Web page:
Andrew Bailey, the newly appointed chief of the Financial Conduct Authority (FCA), has indicated that the City watchdog is to break away from the strict regulatory regime that characterised the tenure of his predecessor.
Speaking at the Financial Times European Financial Forum in Dublin on Wednesday (27 January 2016), Bailey – who was appointed as head of the FCA only 24 hours earlier – said he would not implement the "shoot first, ask questions later" approach that was made famous by former FCA boss Martin Wheatley.
Asked if he would follow Wheatley's example, who in July 2015 said he would be quit the FCA in September and was replaced on an interim basis by Tracey McDermott, Bailey replied: "We're not going to be doing that."
"Shooting first and asking questions later is something that was probably put to bed by the FCA a while ago," he continued. "It's not my philosophy [...] It won't be part of my rhetoric."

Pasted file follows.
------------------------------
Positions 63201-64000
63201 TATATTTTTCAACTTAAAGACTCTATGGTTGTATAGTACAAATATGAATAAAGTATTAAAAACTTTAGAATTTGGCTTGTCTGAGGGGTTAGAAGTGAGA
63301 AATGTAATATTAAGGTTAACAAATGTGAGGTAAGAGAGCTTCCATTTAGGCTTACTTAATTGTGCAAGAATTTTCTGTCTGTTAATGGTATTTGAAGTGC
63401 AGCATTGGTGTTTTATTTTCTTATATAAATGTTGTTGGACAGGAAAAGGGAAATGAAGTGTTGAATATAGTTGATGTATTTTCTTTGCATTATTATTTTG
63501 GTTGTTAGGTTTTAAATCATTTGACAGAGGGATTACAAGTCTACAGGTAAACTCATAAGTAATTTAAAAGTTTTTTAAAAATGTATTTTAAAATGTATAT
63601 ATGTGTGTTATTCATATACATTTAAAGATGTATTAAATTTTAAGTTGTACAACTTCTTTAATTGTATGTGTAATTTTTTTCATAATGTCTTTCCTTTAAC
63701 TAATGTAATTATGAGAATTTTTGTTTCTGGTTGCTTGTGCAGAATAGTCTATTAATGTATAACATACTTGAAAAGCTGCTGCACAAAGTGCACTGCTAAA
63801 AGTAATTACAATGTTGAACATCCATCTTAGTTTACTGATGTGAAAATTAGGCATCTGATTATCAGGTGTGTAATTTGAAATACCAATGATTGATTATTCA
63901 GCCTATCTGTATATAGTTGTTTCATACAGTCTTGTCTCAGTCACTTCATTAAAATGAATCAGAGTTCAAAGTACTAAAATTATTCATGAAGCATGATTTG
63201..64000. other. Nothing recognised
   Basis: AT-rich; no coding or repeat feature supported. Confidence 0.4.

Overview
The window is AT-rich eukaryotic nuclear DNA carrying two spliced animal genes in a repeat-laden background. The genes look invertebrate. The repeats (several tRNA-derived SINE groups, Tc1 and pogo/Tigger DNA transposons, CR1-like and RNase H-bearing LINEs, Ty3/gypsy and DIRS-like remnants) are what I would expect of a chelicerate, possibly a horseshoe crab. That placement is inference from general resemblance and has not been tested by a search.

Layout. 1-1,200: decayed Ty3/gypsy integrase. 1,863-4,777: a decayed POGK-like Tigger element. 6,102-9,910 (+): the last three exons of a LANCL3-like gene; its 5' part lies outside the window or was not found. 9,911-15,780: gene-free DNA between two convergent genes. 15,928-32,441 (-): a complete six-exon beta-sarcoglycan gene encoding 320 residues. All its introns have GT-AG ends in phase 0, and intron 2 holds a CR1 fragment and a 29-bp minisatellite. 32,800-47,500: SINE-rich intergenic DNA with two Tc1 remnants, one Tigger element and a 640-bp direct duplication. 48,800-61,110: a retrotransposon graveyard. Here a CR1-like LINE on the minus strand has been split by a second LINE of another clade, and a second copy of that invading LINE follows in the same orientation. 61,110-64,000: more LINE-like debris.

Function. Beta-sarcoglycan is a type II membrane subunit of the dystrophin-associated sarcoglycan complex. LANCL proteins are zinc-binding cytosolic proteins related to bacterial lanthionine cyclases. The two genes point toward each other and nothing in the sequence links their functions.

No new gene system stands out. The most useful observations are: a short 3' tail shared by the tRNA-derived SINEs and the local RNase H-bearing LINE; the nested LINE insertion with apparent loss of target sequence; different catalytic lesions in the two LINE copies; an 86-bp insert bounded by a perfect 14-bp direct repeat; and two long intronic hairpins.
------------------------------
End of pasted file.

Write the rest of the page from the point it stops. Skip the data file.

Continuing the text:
Bailey, who has worked for 30 years with the Bank of England and is currently the bank's deputy governor, is to be in charge of the City regulator for five years, an official statement from the Treasury said.
The new FCA boss was a choice that surprised many, including Bailey himself, who revealed he had not applied for the position and was only contacted about it earlier in January.
"This only happened over the course of this month, coming back from holiday over Christmas," he said. "I was approached to [...] consider the job."
The 56 year old, who is also the current chief of the Prudential Regulation Authority, added that he did not believe immediately outlining a blueprint would be beneficial in his new role.
"I don't think there's any sense in turning up on day one and saying I have a blueprint," he said. "Over the coming months I will see how much of it I can do in terms of talking to people [...] it's a matter of taking stock. One of the things I think that is hugely importance is that there is a very open dialogue."
Bailey admitted that he was worried about the prospect of government interfering with the regulators, as it could undermine the regulator's quest to achieve a particular goal.
"I worry in the sense that if you get a lot of it, it tells you that you haven't got stable objectives which are well understood by both sides."